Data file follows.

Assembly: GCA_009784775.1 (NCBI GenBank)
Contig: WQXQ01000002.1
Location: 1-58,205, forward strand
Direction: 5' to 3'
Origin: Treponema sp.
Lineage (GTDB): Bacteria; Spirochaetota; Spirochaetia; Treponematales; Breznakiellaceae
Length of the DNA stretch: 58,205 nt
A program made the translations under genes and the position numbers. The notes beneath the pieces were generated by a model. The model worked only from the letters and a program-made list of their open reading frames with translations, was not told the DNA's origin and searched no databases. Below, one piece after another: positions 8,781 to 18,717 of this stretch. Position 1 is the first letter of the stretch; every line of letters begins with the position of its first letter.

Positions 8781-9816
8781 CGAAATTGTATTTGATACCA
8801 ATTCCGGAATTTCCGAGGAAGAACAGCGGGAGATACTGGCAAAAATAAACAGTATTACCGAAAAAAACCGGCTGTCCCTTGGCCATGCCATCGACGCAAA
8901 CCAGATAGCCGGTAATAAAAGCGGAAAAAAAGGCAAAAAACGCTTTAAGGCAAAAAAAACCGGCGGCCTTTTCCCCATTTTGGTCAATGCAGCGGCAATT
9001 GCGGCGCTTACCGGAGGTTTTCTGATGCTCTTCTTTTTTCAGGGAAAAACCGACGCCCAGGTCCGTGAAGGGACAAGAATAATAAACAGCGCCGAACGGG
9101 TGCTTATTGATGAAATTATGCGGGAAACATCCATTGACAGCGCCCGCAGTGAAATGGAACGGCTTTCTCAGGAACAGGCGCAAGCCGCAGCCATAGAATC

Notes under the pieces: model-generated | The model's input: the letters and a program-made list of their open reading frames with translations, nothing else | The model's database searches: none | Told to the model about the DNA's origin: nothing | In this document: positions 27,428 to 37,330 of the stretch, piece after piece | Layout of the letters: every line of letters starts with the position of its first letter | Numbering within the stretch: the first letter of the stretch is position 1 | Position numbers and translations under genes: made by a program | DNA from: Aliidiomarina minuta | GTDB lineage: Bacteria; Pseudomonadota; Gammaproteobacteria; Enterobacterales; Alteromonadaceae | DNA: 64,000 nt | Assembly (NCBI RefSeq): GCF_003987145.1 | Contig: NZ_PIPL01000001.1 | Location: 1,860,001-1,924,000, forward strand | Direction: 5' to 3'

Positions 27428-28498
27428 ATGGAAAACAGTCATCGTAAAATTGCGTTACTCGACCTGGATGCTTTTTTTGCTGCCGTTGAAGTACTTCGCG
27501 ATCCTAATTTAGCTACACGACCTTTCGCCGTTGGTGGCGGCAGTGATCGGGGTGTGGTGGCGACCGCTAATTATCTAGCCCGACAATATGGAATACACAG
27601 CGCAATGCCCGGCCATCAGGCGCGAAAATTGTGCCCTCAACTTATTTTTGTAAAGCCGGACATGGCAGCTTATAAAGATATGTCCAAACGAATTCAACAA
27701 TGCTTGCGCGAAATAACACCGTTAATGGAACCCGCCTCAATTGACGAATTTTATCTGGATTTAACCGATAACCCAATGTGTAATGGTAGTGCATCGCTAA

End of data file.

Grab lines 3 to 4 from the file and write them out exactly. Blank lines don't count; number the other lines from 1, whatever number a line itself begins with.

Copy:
Location: 1-58,205, forward strand
Direction: 5' to 3'